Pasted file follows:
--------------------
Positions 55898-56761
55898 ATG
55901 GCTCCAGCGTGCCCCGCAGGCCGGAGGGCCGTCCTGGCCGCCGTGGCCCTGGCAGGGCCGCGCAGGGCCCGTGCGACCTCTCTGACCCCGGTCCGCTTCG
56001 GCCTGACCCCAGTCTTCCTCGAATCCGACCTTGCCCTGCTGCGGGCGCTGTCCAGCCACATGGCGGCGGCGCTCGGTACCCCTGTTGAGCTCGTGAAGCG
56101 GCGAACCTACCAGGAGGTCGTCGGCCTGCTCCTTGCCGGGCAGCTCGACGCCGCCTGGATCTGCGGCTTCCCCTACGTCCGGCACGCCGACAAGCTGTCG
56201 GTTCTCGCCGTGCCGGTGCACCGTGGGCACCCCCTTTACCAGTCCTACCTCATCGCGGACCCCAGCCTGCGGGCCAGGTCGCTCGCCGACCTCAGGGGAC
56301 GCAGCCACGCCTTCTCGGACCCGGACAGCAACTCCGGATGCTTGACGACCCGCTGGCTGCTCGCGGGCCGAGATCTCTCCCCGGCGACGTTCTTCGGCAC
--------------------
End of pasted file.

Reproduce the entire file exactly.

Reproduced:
Positions 55898-56761
55898 ATG
55901 GCTCCAGCGTGCCCCGCAGGCCGGAGGGCCGTCCTGGCCGCCGTGGCCCTGGCAGGGCCGCGCAGGGCCCGTGCGACCTCTCTGACCCCGGTCCGCTTCG
56001 GCCTGACCCCAGTCTTCCTCGAATCCGACCTTGCCCTGCTGCGGGCGCTGTCCAGCCACATGGCGGCGGCGCTCGGTACCCCTGTTGAGCTCGTGAAGCG
56101 GCGAACCTACCAGGAGGTCGTCGGCCTGCTCCTTGCCGGGCAGCTCGACGCCGCCTGGATCTGCGGCTTCCCCTACGTCCGGCACGCCGACAAGCTGTCG
56201 GTTCTCGCCGTGCCGGTGCACCGTGGGCACCCCCTTTACCAGTCCTACCTCATCGCGGACCCCAGCCTGCGGGCCAGGTCGCTCGCCGACCTCAGGGGAC
56301 GCAGCCACGCCTTCTCGGACCCGGACAGCAACTCCGGATGCTTGACGACCCGCTGGCTGCTCGCGGGCCGAGATCTCTCCCCGGCGACGTTCTTCGGCAC